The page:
Rebel Wilson and Anne Hathaway put the feature echelons above where it would sit otherwise
Taking a leaf out of 2018’s overly-affected personality, The Hustle is the newest attempt at at a gender reversed remake, looking to shuffle up the state of male dominated releasing across cinema worldwide. Yet that doesn’t mean that each production needs to settle as a remake or a rehash, with original productions often offering far more positives than a clone.
The Hustle does fall into that category, role reversing Frank Oz’s Dirty Rotten Scoundrels, but that influence doesn’t necessarily destroy the film in the way it did for perhaps, What Men Want earlier this year.
Leading with a wonderful pairing in Rebel Wilson and Anne Hathaway, the connection they offer is both continuously evolves, becoming genuinely engaging and dynamic, akin to that of many top level dramas. They put the feature echelons above where it would sit otherwise, and that credit can only be put on their shoulders.
The story naturally offers some intrigue, with multiple layers for anyone unaware of the story prior to viewing, whilst supplying a new take on the subject. These gender reversed productions only really work when the outward dynamic is different, but the core heart of what made the original tick, is still very present in the new piece.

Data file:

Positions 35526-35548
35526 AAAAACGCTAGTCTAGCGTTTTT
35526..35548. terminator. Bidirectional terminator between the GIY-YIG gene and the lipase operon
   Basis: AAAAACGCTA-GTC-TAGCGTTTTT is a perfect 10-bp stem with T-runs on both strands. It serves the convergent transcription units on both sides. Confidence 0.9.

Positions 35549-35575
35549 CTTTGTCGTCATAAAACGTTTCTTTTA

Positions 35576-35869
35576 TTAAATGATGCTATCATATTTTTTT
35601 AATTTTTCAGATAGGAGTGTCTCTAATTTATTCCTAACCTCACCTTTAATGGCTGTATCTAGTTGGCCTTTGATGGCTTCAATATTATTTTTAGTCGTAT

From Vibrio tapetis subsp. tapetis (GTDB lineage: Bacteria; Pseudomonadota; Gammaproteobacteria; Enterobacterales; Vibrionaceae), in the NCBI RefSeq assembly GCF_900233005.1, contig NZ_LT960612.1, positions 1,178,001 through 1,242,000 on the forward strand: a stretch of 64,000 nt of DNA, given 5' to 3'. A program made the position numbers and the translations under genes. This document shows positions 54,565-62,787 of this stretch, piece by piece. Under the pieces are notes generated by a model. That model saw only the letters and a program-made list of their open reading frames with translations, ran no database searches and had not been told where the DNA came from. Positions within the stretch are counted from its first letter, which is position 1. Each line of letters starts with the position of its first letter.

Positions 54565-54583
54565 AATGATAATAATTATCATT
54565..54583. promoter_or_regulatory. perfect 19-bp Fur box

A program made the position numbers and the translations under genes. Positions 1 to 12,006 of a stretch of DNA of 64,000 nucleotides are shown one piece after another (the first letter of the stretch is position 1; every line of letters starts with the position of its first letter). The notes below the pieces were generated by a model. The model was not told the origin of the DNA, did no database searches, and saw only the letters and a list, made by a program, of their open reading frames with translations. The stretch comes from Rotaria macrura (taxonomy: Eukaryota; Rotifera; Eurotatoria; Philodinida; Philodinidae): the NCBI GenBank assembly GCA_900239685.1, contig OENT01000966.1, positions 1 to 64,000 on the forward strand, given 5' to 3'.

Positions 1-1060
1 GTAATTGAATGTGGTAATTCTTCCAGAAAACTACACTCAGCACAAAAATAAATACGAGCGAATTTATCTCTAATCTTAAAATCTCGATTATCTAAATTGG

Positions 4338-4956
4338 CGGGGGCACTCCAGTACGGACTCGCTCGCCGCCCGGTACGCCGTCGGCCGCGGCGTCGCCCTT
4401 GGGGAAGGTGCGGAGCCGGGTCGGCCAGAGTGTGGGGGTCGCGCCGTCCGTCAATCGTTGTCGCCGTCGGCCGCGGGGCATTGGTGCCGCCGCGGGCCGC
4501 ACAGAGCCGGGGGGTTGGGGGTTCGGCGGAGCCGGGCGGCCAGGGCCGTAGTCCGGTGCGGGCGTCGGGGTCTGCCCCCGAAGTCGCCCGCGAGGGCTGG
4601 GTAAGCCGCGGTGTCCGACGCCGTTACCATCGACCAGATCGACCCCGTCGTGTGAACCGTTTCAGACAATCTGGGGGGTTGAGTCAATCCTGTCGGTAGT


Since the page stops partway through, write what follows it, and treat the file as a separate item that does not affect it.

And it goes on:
It’s far from a perfect recreation, and there are better gender reversed remakes (though they are now quickly becoming their own sub genre and The Hustle is one of the better ones), but by offering such an engaging cast, there’s no denying the quality the film has found and showcased.
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